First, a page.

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What do you think? Give us your opinion. Anonymous comments allowed.
#34 - EdwardNigma (01/09/2013) [-]
I don't get it. How is this a bad thing? In the comic, the guy is clearly happy and contempt with life, they all are. And why are there so many posts saying the school system is retarded because gives them confidence and hope to succeed? Whats wrong with that? They are children, they are developing, if you say "You aren't special or clever, you'll probably fail", they obviously will fail because no one ever believed in them. If we go with YOUR theory OP, we should stop giving them confidence and hope and live in a society of hopeless failures and wait for humanity to die off. False hope or not, it doesn't hurt to try.
User avatar #140 to #34 - hektoroftroy (01/09/2013) [-]
that username
User avatar #38 to #34 - konradkurze (01/09/2013) [-]
confidence to be a good little drone and sit in your own little box set in place like a gear in a machine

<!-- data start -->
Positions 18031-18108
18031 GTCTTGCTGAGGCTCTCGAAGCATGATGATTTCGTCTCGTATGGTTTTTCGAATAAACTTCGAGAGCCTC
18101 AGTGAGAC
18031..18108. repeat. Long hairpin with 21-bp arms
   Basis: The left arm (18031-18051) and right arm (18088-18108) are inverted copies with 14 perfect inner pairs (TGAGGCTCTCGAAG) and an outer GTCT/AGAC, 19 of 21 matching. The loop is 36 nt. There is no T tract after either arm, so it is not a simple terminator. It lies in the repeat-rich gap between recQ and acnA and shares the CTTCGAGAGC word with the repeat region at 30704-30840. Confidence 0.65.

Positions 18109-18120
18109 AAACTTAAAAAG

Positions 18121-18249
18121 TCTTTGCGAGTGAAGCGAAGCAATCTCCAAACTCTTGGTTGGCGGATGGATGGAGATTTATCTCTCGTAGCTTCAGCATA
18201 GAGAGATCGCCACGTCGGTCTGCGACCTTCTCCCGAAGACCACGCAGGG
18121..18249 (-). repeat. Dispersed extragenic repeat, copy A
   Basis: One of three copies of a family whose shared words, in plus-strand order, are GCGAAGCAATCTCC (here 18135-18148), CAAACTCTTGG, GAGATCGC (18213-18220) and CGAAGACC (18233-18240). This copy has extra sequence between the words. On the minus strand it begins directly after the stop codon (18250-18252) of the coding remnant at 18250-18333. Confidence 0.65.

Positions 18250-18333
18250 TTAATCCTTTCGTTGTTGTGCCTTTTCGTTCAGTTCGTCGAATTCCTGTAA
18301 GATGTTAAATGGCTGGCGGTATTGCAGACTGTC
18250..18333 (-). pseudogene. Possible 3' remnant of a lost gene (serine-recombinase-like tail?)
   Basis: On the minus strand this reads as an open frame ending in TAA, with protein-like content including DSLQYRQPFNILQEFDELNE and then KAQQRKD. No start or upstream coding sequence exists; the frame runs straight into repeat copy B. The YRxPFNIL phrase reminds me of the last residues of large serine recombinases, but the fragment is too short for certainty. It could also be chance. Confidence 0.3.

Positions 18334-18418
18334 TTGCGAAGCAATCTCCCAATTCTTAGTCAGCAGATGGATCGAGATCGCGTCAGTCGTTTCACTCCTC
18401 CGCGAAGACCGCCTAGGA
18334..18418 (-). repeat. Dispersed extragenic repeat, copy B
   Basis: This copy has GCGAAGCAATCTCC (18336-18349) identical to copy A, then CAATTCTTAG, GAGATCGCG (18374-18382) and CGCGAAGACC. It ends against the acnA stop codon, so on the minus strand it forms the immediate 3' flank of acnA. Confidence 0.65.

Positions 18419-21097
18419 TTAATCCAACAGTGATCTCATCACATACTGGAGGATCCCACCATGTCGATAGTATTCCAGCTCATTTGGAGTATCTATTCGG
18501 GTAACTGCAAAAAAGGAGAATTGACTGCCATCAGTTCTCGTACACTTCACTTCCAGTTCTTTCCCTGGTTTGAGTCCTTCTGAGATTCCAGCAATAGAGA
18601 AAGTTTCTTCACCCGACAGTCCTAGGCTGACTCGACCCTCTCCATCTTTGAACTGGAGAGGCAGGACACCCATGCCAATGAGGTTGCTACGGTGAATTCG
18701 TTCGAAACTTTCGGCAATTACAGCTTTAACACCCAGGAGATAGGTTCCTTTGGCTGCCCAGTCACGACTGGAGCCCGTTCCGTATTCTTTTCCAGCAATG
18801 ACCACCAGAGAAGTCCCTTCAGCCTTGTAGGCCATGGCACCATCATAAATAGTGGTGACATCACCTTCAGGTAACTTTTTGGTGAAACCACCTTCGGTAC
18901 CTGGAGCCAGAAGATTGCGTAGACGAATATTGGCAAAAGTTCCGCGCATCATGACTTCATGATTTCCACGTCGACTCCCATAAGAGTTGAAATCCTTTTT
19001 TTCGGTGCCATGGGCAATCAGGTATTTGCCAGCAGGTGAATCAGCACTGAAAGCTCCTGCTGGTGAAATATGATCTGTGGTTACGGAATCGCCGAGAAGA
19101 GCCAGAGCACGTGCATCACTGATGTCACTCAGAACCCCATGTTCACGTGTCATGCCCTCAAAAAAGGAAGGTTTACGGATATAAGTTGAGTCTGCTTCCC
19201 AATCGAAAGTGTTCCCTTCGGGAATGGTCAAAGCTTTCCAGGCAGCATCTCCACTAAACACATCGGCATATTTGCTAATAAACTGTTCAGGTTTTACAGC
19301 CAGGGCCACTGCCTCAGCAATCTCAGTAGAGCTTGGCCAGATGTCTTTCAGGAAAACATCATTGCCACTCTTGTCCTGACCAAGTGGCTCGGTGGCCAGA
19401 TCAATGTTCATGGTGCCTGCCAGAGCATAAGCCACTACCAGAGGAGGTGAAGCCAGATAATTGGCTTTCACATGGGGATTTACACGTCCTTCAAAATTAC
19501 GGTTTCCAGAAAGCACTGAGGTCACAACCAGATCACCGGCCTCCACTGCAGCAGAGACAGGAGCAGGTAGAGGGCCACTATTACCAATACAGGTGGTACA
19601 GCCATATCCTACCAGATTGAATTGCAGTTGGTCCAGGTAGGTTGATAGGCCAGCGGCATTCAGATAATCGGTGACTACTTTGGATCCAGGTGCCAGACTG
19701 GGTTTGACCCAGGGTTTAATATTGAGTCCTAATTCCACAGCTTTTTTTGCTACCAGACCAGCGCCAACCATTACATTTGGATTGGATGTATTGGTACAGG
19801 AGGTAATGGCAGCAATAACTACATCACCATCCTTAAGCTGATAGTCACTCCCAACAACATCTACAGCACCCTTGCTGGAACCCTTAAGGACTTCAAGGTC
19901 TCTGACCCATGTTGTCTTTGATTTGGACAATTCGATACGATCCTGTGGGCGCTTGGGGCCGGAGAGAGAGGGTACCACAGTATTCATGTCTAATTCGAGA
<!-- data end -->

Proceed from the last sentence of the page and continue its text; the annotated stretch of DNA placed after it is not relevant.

god dammit thats an achievement, being a mindless machine part

what schools and parents SHOULD be doing is telling kids theyre clever and boost up their confidence to be something they WANT to be, not tell them what to be
User avatar #43 to #38 - EdwardNigma (01/09/2013) [-]
Well **** , our education systems differ, because I was always told to be what I want to become, given confidence that with determination I can achieve that, all that **** .
User avatar #52 to #43 - konradkurze (01/09/2013) [-]
well looking back to the schooling i went through, the higher potential classes like science, chemistry, biology, and others, only had us doing pointless busy work with little real experiments....
horticulture class changed the teachers 3 times in a year so that kept changing what we studied and skipping things halfway through